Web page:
My church recently did a series targeted at the hard questions non-believers pose to Christians.  (If I’m being honest, I felt the information presented to answer these questions wouldn’t have truly satisfied a non-believer, or someone who was questioning. But that’s beside the point.)  My complaint with this series was, when the question turned to whether or not we could trust the Bible as true, the Bible itself was used to answer this question, saving only a few minutes at the end for outside information.

But Christians, why are we content with a surface-level understanding of the Bible, the Christian faith, and our God? When has Bible studies become more about life application, than pure studying the Bible?

This may seem bold, but sometimes I think that Christians who don’t know the doctrine and theology of the Christian faith, are as ridiculous as Muslims who can’t recite the Qur’an or don’t know the Five Pillars of Islam.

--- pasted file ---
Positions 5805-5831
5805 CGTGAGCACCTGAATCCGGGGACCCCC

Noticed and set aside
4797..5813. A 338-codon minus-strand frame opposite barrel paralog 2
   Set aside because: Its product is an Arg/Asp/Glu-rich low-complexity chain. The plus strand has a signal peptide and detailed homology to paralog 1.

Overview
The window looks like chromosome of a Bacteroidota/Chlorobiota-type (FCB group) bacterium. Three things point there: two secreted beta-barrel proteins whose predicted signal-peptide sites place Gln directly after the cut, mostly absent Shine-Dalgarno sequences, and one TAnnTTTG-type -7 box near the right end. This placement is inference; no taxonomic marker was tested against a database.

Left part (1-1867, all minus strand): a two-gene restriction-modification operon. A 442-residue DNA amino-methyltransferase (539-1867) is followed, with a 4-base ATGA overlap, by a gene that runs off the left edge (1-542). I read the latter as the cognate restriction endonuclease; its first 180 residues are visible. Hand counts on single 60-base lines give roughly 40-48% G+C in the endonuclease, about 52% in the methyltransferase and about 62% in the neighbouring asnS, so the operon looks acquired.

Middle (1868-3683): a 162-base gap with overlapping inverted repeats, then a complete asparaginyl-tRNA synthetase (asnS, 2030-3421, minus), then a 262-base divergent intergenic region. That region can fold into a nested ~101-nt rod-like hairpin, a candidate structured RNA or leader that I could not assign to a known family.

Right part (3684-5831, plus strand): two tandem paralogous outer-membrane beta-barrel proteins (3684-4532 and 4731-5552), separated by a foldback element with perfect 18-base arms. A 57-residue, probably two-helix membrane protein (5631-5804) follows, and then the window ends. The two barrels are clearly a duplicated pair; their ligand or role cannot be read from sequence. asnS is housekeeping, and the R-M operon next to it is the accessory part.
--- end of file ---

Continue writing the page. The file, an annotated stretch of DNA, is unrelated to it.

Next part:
Christians, I want to know God.  I want to be filled to the brim with knowledge of Him, and His Word.  I want to be unstoppable in the face of questions and doubts and challenges.

I just finished Jesus Among Other Gods by Ravi Zacharias (who happens to be one of my favorite speakers, by the way.)  While reading this book, working my way through it’s tough comparisons of other religions against Jesus, I was struck by this thought: The power of Christianity is lost when not coupled with historical context, religious education, biblical knowledge, and an understanding of the world and its religions.

How can we aim to bring people to Christ, and expand the Kingdom of Heaven, when we are ignorant to the people we are trying to minister to?  How can we approach atheists and agnostics in a loving dialog, when we are admittedly ignorant of the very things we claim to believe? (I have found, that those that are against religious beliefs, are vastly more educated about it than those that support it.)